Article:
P On October 7, 2001, U.S. and Australian forces initiated bombing campaigns that led to the arrival on November 13 of Northern Alliance troops in Kabul. The main goals of the war were to defeat the Taliban, drive al Qaeda out of Afghanistan, and capture key al Qaeda leaders. In December 2001, the Pentagon reported that the Taliban had been defeated but cautioned that the war would go on to continue weakening Taliban and al-Qaeda leaders. Later that month the UN had installed the Afghan Interim Authority chaired by Hamid Karzai. Efforts to kill or capture al Qaeda leader Osama bin Laden failed as he escaped a battle in December 2001 in the mountainous region of Tora Bora, which the Bush Administration later acknowledged to have resulted from a failure to commit enough U.S. ground troops. Bin Laden and al Qaeda's number two leader, Ayman al-Zawahiri, as well as the leader of the Taliban, Mohammed Omar, remain at large. Despite the initial success in driving the Taliban from power in Kabul, by early 2003 the Taliban was regrouping, amassing new funds and recruits. In 2006, the Taliban insurgency appeared larger, fiercer and better organized than expected, with large-scale allied offensives such as Operation Mountain Thrust attaining limited success. As a result, President Bush commissioned 3,500 additional troops to the country in March 2007.
Beginning with his January 29, 2002 State of the Union address, Bush began publicly focusing attention on Iraq, which he labeled as part of an "axis of evil" allied with terrorists and posing "a grave and growing danger" to U.S. interests through possession of weapons of mass destruction. In the latter half of 2002, CIA reports contained assertions of Saddam Hussein's intent of reconstituting nuclear weapons programs, not properly accounting for Iraqi biological and chemical weapons, and that some Iraqi missiles had a range greater than allowed by the UN sanctions. Claims that the Bush Administration manipulated or exaggerated the threat and evidence of Iraq's weapons of mass destruction capabilities would eventually become a major point of criticism for the president. In late 2002 and early 2003, Bush urged the United Nations to enforce Iraqi disarmament mandates, precipitating a diplomatic crisis. In November 2002, Hans Blix and Mohamed ElBaradei led UN weapons inspectors in Iraq, but were forced to depart the country four days prior to the U.S. invasion, despite their requests for more time to complete their tasks. The U.S. initially sought a UN Security Council resolution authorizing the use of military force but dropped the bid for UN approval due to vigorous opposition from several countries.
In January 2005, free, democratic elections were held in Iraq for the first time in fifty years. According to Iraqi National Security Advisor Mowaffak al-Rubaie, "This is the greatest day in the history of this country."Bush praised the event as well, saying that the Iraqis "have taken rightful control of their country's destiny." This led to the election of Jalal Talabani as President and Nouri al-Maliki as Prime Minister of Iraq. A referendum to approve a constitution in Iraq were held in October 2005, supported by the majority Shiites and many Kurds. On January 10, 2007 Bush addressed the nation from the Oval Office regarding the situation in Iraq. In his speech he announced a surge of 21,500 more troops for Iraq, as well as a job program for Iraqis, more reconstruction proposals, and $1.2 billion for these programs.] On May 1, 2007, Bush used his veto for only the second time in his presidency, rejecting a congressional bill setting a deadline for the withdrawal of U.S. troops. Five years after the invasion, Bush called the debate over the conflict "understandable" but insisted that a continued U.S. presence there is crucial. In March 2008 Bush praised the Iraqi government's "bold decision" to launch the Battle of Basra against the Mahdi Army, calling it "a defining moment in the history of a free Iraq". He said he will carefully weigh recommendations from his commanders General David Petraeus and Ambassador Ryan Crocker about how to proceed after the military buildup ends in the summer of 2008. He also praised the Iraqis' legislative achievements, including a pension law, a revised de-Baathification law, a new budget, an amnesty law and a provincial powers measure that, he said, sets the stage for the Iraqi governorate elections, 2008. On July 31, 2008, Bush announced that with the end of July, American troop deaths had reached their lowest number—thirteen—since the war began in 2003. Due to increased stability in Iraq, Bush announced the withdrawal of additional American forces, which reflected an emerging consensus between the White House and the Pentagon that the war has "turned a corner". He also described what he saw as the success of the 2007 troop surge.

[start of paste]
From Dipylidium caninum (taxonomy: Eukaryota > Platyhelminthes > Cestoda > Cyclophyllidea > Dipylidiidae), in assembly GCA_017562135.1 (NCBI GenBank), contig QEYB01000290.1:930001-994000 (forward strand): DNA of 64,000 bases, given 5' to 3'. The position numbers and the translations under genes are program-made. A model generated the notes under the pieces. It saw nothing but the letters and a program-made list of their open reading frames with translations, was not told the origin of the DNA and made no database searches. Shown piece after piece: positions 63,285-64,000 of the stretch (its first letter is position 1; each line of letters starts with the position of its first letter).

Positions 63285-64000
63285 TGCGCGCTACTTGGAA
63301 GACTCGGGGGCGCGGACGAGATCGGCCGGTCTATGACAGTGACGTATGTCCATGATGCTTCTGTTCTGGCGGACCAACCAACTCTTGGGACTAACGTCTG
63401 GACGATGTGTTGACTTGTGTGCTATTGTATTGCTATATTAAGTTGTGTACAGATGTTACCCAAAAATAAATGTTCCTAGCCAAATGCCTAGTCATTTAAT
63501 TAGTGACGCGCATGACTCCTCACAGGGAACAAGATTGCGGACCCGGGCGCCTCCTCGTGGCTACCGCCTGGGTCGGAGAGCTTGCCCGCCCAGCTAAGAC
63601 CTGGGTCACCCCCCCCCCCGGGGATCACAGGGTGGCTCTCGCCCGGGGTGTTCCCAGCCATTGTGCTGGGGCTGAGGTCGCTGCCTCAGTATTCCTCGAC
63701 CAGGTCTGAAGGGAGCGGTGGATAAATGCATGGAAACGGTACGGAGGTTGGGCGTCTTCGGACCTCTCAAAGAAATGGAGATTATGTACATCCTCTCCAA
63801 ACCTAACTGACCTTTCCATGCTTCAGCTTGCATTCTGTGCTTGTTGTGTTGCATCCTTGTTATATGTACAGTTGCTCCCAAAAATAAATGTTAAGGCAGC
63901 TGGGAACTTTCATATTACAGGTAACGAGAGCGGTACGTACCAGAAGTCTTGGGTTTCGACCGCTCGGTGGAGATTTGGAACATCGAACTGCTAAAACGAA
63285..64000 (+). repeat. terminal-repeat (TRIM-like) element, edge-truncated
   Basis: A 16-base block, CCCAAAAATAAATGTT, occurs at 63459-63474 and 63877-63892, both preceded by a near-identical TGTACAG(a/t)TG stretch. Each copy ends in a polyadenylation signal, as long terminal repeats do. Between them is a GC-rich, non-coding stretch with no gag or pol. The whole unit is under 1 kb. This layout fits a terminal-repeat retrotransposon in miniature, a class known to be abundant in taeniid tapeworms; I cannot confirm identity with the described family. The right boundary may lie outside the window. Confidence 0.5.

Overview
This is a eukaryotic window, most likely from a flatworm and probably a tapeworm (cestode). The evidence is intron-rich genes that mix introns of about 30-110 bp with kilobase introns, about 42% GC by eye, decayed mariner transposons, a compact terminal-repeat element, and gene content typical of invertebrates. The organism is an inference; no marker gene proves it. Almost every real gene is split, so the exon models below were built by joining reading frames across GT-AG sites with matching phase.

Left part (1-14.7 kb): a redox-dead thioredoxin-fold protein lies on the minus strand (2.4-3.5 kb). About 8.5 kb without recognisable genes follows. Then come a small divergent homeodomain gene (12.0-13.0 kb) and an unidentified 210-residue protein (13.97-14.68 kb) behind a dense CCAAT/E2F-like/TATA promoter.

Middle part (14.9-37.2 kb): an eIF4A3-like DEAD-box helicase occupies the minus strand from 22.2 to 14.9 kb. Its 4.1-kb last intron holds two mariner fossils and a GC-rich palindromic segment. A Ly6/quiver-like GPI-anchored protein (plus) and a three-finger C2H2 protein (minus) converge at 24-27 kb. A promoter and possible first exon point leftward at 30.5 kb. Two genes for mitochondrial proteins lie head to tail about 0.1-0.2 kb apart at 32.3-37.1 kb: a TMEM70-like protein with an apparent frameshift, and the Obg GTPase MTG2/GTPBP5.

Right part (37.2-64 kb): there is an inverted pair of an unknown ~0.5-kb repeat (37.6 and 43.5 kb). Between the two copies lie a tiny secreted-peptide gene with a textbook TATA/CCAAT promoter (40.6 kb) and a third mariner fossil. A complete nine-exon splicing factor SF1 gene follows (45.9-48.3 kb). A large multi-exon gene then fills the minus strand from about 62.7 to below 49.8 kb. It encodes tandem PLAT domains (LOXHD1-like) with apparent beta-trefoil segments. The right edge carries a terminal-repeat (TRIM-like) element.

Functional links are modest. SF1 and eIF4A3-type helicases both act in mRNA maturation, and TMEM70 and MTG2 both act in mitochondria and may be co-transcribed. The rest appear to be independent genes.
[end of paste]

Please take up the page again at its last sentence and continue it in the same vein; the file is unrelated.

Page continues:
On May 10, 2005, Vladimir Arutyunian threw a live hand grenade toward a podium where Bush was speaking at Freedom Square in Tbilisi, Georgia. Georgian President Mikhail Saakashvili was seated nearby. It landed in the crowd about 65 feet (20 m) from the podium after hitting a girl, but it did not detonate. Arutyunian was arrested in July 2005, confessed, was convicted and was given a life sentence in January 2006.
Following the inauguration of Barack Obama, Bush and his family boarded a presidential helicopter typically used as Marine One to travel to Andrews Air Force Base. Bush, with his wife, then boarded an Air Force Boeing VC-25 for a flight to a homecoming celebration in Midland, Texas. Because he was no longer President, this flight was designated Special Air Mission 28000, instead of Air Force One. After a welcome rally in Midland, the Bushes returned to their ranch in Crawford, Texas by helicopter. They bought a home in the Preston Hollow neighborhood of Dallas, Texas, where they planned to settle down. His first speaking engagement will occur on March 17, 2009 in Calgary, Alberta. He will be speaking at a private event titled "A conversation with George W. Bush" at the Telus Convention Centre.